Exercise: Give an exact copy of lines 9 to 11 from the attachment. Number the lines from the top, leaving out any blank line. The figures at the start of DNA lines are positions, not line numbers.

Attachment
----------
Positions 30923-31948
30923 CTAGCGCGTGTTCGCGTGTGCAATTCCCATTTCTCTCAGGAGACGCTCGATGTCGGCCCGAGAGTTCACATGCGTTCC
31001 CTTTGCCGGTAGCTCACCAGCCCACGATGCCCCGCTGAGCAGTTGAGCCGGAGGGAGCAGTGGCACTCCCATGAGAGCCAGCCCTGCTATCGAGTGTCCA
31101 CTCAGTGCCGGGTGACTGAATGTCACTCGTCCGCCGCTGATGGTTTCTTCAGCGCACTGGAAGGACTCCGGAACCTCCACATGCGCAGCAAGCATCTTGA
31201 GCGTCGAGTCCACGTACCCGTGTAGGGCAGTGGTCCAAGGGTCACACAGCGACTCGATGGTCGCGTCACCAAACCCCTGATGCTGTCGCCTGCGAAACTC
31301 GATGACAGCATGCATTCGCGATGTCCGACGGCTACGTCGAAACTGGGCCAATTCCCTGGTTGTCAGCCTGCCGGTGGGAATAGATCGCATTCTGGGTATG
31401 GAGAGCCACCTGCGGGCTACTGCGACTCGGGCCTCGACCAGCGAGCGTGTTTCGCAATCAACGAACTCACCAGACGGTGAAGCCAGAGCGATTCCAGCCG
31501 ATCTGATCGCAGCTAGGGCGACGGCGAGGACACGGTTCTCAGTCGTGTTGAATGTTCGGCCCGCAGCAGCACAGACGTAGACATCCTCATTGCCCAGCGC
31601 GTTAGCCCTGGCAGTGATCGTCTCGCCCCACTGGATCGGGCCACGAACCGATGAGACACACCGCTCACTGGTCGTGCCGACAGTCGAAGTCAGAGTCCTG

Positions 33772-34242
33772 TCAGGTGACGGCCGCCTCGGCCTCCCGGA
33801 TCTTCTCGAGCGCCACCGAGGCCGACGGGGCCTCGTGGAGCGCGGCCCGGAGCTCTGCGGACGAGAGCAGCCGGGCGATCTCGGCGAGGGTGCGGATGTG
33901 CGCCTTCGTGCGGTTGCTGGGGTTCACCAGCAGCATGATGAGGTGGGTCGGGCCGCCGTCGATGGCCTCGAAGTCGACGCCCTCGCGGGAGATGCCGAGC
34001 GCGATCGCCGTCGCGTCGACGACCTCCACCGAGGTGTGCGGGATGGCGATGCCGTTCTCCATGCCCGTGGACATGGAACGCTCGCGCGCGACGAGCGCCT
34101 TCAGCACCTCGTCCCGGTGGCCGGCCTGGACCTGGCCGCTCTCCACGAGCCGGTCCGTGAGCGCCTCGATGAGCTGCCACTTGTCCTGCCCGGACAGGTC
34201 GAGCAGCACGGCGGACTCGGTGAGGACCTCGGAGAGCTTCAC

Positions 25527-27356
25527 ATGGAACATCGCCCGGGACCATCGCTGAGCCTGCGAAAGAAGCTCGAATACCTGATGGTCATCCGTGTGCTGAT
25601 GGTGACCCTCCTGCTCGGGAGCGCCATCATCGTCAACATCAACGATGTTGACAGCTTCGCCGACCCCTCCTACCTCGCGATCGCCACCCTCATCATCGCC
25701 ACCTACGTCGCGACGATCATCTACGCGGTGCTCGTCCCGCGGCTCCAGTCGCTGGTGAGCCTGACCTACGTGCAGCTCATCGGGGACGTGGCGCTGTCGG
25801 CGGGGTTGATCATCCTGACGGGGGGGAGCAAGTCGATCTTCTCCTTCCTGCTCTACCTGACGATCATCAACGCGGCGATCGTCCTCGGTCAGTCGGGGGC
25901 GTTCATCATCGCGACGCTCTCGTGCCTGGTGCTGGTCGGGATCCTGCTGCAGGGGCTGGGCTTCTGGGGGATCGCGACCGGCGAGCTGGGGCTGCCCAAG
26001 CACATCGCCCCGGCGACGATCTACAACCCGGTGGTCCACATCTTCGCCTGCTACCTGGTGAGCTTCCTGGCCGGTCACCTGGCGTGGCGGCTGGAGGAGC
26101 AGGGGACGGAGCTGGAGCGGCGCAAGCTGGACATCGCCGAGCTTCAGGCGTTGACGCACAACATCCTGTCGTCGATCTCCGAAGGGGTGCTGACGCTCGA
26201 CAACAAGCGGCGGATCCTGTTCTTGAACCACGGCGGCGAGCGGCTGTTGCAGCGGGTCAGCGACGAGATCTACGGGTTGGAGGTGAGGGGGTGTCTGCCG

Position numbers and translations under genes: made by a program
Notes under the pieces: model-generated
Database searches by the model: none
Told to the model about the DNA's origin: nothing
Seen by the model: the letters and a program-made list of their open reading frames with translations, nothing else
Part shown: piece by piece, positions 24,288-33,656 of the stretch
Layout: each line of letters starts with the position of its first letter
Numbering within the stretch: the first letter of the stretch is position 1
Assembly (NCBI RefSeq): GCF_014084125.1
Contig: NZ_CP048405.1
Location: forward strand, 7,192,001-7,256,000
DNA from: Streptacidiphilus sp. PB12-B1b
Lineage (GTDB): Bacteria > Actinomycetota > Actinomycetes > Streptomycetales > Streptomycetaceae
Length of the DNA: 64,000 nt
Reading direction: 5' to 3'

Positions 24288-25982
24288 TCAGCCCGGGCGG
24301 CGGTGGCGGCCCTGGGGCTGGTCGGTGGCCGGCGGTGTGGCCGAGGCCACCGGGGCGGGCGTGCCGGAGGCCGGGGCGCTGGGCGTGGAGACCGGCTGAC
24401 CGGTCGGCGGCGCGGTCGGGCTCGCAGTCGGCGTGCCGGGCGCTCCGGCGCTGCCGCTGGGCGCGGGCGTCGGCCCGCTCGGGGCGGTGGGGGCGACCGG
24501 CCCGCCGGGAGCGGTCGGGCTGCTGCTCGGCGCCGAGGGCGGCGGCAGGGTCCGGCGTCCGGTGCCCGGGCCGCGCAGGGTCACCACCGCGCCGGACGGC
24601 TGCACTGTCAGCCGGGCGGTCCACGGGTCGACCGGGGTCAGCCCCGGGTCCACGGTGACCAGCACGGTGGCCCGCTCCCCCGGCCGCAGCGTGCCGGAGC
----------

31601 GTTAGCCCTGGCAGTGATCGTCTCGCCCCACTGGATCGGGCCACGAACCGATGAGACACACCGCTCACTGGTCGTGCCGACAGTCGAAGTCAGAGTCCTG

Positions 33772-34242
33772 TCAGGTGACGGCCGCCTCGGCCTCCCGGA